They’re silent killers, and charge without warning. We would never see them coming with the naked eye, until it’s too late. They’re in the food we eat, in the grass we play on, and even live in our homes. It’s been on the news for more than a decade, and leaves victims with health problems for the rest of their lives. Who is this tyrant being? Mold. And it travels like a grape vine, covering everything in its path.
Although we hear people talk about the effects done to our population’s health, we still find ourselves scratching our heads asking, “What are the risk and issues?” from exposure to mold.
The Risk and Issues
To start, the term “mold” is a colloquial term for a group of filamentous fungi that are common in foods and other wet materials. The majority of mold found in buildings can also be found in soil. Mold finds ways to adapt to new environments and grows on a wide variety of materials. It’s important to note that there are thousands of species of mold which come in a wide range of colors. As a matter of fact, mold can be detected by a musty odor. So keep a nose out for the smell.
On the other hand, mold has also been linked to cancer putting those brave enough to stick around at risk. Since we’re all different, exposure to mold at first will also vary depending on our health and condition. For those of us who are sensitive to mold, we may experience nasal stuffiness, throat irritation, coughing or wheezing, eye irritation, or in some cases, skin irritation.
How Mold Gets Into a House or Building
Mold forms and occurs naturally outdoors, where fungus is one of earth’s most important recyclers. Once molds travel indoors, they need moisture to grow; which becomes a problem when they find what they’re looking for. Anywhere there is water damage, humidity, or dampness will help fulfill their needs. Common sources of indoor moisture that lead to mold problems include:
- Floods from surface water surrounding the home.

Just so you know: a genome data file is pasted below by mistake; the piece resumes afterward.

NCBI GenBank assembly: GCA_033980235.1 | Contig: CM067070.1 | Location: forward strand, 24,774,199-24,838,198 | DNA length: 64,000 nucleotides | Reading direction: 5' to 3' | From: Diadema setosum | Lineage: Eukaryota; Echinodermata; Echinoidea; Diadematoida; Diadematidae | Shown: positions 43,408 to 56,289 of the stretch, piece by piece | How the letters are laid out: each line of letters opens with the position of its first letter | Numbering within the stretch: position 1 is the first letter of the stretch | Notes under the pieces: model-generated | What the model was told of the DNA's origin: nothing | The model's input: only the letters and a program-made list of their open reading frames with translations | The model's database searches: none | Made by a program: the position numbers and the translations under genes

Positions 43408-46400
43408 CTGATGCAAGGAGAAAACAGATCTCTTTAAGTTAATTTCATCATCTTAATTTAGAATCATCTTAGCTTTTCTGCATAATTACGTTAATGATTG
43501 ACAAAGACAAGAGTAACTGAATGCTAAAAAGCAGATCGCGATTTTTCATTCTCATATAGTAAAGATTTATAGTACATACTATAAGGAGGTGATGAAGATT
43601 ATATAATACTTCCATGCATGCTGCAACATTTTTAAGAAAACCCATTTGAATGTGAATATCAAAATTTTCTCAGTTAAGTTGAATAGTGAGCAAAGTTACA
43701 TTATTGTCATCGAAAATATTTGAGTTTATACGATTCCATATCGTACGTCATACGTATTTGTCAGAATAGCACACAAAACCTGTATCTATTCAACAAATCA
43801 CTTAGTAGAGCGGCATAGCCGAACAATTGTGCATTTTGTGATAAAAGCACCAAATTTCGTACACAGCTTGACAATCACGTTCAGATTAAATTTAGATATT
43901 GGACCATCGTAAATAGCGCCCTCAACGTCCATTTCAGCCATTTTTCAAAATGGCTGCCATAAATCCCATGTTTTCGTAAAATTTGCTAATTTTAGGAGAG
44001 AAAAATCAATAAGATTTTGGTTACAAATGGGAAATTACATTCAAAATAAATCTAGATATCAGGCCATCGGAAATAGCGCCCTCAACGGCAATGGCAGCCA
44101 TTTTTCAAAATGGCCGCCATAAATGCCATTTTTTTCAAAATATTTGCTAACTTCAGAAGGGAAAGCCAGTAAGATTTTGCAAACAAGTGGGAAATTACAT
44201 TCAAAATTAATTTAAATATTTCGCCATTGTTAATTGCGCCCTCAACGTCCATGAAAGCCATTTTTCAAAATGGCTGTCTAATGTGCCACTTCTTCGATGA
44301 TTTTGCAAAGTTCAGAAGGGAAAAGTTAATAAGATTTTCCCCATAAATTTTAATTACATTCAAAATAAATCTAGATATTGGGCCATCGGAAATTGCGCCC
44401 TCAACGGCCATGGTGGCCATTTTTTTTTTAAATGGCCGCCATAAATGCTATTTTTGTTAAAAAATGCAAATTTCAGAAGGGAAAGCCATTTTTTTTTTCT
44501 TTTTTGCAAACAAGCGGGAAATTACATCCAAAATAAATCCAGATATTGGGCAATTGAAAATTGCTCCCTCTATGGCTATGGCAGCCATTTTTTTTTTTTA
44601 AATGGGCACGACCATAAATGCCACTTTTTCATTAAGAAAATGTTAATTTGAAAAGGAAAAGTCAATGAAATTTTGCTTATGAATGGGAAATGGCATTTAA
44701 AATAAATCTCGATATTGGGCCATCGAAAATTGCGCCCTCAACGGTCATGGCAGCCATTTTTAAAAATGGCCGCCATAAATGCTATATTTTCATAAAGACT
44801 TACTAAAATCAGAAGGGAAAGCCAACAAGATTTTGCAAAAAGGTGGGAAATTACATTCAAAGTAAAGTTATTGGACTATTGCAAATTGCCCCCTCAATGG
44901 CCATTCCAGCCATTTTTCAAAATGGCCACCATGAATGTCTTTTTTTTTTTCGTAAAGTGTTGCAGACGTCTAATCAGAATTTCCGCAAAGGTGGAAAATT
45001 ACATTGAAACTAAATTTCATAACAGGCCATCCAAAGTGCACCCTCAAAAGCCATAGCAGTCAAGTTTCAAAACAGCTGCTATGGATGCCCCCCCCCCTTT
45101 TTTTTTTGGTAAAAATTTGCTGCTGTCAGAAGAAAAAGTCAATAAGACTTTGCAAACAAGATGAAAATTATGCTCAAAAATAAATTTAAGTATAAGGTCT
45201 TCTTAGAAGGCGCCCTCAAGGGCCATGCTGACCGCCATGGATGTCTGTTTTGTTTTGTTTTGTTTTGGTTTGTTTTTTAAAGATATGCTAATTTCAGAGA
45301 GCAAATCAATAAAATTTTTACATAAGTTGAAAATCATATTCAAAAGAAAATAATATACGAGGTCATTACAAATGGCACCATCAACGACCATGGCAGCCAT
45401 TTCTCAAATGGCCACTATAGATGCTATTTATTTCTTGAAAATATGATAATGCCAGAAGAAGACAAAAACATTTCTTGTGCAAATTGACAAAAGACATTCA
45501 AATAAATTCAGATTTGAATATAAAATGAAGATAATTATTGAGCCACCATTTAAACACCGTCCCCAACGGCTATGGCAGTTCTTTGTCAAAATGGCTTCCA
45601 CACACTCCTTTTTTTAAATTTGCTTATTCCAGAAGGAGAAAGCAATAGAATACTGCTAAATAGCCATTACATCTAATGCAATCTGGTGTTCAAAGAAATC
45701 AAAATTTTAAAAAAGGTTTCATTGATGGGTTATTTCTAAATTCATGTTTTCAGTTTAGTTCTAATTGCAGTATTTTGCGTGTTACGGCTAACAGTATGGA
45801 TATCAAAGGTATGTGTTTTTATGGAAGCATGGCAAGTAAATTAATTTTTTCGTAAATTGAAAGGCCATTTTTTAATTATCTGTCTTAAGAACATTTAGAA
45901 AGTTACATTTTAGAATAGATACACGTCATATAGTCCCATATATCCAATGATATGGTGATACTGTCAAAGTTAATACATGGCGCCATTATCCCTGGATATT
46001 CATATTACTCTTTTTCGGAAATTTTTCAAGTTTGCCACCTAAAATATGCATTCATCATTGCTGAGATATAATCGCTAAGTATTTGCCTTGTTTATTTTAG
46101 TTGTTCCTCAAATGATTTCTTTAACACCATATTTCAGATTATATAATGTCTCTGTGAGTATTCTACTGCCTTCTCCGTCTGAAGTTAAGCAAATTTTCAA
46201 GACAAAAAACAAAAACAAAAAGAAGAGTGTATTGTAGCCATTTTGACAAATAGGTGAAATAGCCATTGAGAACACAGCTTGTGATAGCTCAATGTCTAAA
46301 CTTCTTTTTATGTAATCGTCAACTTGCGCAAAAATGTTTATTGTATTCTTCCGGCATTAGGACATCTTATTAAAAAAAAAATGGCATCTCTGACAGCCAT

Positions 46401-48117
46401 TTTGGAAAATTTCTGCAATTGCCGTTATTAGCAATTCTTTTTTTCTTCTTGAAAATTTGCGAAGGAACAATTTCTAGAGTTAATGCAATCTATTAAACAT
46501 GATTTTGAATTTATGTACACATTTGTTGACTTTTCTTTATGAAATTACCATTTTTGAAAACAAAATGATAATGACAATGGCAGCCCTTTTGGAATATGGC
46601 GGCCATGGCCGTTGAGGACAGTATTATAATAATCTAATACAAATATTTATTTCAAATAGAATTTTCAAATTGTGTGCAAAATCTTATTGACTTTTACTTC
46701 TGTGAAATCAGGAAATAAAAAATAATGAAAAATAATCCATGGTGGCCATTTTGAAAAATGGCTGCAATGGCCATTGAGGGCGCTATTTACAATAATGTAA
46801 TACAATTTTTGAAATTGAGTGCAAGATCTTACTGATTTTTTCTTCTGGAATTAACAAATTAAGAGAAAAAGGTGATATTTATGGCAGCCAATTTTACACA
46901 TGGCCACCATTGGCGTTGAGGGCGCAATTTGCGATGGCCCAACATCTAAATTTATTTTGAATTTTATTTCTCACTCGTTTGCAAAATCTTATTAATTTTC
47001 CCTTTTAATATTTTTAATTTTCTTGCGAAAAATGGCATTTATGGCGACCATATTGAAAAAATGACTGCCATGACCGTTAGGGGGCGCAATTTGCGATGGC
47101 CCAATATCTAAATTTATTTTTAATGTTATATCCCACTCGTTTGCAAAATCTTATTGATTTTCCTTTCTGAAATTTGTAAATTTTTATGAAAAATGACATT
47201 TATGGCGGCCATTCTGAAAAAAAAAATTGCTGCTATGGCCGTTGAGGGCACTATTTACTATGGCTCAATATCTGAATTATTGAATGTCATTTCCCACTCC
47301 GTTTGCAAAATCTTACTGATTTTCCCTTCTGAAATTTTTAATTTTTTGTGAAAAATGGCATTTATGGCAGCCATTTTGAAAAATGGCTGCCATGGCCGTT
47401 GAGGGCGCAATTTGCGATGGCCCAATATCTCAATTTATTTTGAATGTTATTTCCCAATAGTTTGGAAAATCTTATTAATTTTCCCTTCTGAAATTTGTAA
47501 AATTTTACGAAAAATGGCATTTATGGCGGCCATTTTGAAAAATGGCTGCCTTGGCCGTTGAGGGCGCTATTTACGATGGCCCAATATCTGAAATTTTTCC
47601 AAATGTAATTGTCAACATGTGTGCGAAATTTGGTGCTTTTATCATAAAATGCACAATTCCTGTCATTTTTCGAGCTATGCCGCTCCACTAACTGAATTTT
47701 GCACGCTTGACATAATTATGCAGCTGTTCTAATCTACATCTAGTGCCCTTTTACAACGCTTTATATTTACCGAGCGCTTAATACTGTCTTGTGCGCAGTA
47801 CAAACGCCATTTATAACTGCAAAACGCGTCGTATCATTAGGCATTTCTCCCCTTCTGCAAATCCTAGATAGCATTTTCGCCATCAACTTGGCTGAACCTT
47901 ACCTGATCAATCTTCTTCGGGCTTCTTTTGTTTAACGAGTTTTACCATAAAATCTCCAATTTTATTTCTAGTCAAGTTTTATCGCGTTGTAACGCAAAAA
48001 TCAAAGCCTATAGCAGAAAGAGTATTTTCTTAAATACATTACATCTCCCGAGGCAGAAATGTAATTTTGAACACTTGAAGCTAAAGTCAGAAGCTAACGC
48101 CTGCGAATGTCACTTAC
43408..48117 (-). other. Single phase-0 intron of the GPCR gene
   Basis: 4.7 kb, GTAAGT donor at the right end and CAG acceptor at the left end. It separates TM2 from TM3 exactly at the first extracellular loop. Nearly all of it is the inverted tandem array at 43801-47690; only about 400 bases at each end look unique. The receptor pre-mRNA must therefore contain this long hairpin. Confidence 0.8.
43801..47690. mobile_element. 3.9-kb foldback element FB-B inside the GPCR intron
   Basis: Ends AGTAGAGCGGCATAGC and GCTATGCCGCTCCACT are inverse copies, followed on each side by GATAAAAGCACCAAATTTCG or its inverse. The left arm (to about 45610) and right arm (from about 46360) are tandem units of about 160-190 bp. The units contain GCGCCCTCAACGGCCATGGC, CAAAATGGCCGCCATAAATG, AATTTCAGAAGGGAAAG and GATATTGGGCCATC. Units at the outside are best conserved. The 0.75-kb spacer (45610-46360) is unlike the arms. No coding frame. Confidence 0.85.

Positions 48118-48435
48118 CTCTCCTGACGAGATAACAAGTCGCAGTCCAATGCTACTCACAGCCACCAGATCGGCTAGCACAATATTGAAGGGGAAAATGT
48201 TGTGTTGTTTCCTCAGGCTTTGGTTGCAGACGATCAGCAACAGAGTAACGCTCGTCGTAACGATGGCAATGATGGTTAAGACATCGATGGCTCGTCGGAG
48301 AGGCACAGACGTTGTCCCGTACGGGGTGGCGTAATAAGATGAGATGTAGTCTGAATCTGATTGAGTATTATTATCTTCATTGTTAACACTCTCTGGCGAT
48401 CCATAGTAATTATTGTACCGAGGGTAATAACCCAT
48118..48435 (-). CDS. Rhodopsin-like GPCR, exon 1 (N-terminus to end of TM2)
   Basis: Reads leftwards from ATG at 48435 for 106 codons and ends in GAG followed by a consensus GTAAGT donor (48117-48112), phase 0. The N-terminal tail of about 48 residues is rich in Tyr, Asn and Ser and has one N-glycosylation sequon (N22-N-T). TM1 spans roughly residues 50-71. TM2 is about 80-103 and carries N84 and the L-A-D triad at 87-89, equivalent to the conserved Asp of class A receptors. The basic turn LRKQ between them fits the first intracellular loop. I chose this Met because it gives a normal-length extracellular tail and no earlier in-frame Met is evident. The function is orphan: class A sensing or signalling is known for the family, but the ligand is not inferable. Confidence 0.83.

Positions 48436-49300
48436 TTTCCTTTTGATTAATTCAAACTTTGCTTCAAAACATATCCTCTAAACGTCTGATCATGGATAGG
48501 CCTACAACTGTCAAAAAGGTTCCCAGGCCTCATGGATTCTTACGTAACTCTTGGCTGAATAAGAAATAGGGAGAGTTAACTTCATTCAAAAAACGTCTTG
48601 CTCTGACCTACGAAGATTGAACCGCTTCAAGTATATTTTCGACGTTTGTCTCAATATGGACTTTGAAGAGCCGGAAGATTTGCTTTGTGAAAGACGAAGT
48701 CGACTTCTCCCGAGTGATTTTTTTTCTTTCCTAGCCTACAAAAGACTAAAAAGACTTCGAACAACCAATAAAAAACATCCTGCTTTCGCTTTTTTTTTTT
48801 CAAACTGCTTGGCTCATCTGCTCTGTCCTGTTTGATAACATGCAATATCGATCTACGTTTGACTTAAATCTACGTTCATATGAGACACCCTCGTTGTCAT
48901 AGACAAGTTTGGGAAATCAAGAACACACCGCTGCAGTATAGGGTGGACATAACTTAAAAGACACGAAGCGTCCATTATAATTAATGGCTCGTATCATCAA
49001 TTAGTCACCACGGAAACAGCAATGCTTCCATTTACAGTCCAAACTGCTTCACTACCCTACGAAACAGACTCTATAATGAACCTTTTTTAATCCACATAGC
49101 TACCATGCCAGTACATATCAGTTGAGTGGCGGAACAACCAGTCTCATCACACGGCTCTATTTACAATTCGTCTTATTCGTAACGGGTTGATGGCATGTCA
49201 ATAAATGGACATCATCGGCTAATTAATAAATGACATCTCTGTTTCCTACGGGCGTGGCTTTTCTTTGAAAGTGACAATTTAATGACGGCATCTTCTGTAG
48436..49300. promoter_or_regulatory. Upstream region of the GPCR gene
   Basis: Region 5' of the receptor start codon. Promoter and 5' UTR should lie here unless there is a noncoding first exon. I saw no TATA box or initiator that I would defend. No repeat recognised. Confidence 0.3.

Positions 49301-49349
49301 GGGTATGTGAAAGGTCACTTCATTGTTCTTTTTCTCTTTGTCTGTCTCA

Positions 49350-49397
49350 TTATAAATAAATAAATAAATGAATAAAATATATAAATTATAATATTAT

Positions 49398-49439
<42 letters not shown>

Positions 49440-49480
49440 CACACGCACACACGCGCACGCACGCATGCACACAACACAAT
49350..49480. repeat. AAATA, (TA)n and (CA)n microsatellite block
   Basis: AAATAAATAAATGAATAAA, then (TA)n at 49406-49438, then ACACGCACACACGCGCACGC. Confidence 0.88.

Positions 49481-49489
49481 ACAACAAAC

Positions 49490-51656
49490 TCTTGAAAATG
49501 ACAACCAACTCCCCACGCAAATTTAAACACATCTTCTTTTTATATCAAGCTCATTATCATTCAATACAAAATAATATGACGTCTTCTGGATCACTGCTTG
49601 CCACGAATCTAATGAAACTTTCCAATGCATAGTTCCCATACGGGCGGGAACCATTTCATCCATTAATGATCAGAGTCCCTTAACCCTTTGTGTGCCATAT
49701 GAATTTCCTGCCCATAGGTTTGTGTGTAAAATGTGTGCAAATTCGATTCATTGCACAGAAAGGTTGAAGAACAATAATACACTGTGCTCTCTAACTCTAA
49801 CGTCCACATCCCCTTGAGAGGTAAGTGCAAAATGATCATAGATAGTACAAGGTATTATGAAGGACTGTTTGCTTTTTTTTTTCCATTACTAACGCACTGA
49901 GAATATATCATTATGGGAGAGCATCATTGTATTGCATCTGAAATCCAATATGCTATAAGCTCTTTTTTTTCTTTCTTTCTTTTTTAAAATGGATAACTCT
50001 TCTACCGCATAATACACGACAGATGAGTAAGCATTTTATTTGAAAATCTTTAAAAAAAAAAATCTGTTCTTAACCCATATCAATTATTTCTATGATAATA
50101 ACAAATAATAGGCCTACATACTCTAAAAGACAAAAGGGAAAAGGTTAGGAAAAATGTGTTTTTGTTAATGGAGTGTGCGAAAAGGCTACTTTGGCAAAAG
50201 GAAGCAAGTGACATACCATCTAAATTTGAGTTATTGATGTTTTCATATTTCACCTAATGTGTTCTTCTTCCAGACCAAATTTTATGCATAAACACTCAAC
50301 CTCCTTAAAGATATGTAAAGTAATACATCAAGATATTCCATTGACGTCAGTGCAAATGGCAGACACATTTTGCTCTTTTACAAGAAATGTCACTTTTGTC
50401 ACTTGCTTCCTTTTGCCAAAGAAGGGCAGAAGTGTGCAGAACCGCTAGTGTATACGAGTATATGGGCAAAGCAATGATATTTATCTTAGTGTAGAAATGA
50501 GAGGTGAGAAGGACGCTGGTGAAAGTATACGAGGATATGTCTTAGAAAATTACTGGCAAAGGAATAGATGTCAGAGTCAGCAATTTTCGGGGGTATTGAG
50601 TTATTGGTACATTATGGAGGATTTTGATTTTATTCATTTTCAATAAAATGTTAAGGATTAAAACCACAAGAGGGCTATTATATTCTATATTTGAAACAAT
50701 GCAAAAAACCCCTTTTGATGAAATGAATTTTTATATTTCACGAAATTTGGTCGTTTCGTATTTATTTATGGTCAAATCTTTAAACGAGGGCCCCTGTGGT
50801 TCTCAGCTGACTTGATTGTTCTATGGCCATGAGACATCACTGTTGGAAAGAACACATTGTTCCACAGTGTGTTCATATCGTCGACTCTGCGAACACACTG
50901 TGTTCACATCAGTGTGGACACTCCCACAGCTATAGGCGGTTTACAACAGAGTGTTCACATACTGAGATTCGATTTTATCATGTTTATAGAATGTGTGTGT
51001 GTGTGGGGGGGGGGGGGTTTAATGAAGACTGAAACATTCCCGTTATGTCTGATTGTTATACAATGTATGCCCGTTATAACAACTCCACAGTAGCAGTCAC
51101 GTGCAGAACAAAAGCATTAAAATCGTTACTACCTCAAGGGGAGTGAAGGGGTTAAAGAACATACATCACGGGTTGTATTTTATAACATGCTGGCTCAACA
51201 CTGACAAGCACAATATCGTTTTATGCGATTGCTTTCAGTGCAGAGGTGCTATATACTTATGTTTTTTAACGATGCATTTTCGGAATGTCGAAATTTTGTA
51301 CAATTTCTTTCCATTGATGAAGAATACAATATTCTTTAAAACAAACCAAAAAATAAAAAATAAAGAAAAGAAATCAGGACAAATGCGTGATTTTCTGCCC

- Roof leaks, providing lots of opportunities for a wall system to exhibit failure.
- Leaking pipes, or sewer backups and overflows.
- Condensation on cold surfaces such as air conditioner units and refrigerators (which uses a refrigerant that transfers heat from the air inside of a home to the outside air).
How to Prevent Mold
The best way to prevent mold from entering your home is to control excessive moisture and condensation. Keeping those hard to reach places in your home clean will guarantee safety for both you and your family. Generally speaking, mold will not grow indoors without water, and excessive moisture.
In the case of flood or leaking pipes, any water that sits for a long period of time will more than likely contain some form of mold. With that being said, remove the water-damaged material by either drying it out and cleaning it, or replacing it. This helps minimize the chance of the mold spreading around the house.
Worst Case Scenario
For those of us who live in areas prone to flooding and power-outages, have a backup plan. Typically when residents move to these areas they plan for a natural disaster, but they don’t plan for the aftermath. Although it’s not likely to experience a flood for some residents, the fact of the matter is, it can happen. If you’re in a situation that requires you to act fast, don’t hesitate, especially if children are around. Mold is toxic, and has the ability to damage a child’s body severely, causing respiratory problems, as well as, memory loss and vomiting.
Generators can sometimes be useful since they keep your home powered-up when the power goes out; which allows you to power on fans to push the contaminated air out. But in the end, the mold can still be present. The worst case scenario is being forced out of your home by this tyrant, unwelcoming fungus.
“Should I be concerned about mold?” you ask.
Well, it all depends on where you live and how much you’re being exposed to. A small amount of mold located in a workplace or home, for instance, usually aren’t a major health concern. On the contrary, large amount of mold growth, however, are an important public health concern. Additionally, mold can damage buildings, homes, and furniture which could result in losing just about everything for homeowners, and business owners.
Be safe out there, and keep an eye out for the green stuff!
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H.Davis loves taking advantage of the sunny weather outside. If you can’t catch him online reading whatever he can get his hands on, you might be able to catch him out playing football with friends, or cheering on the Denver Broncos. Follow him on Twitter at @Davis241. Thanks!
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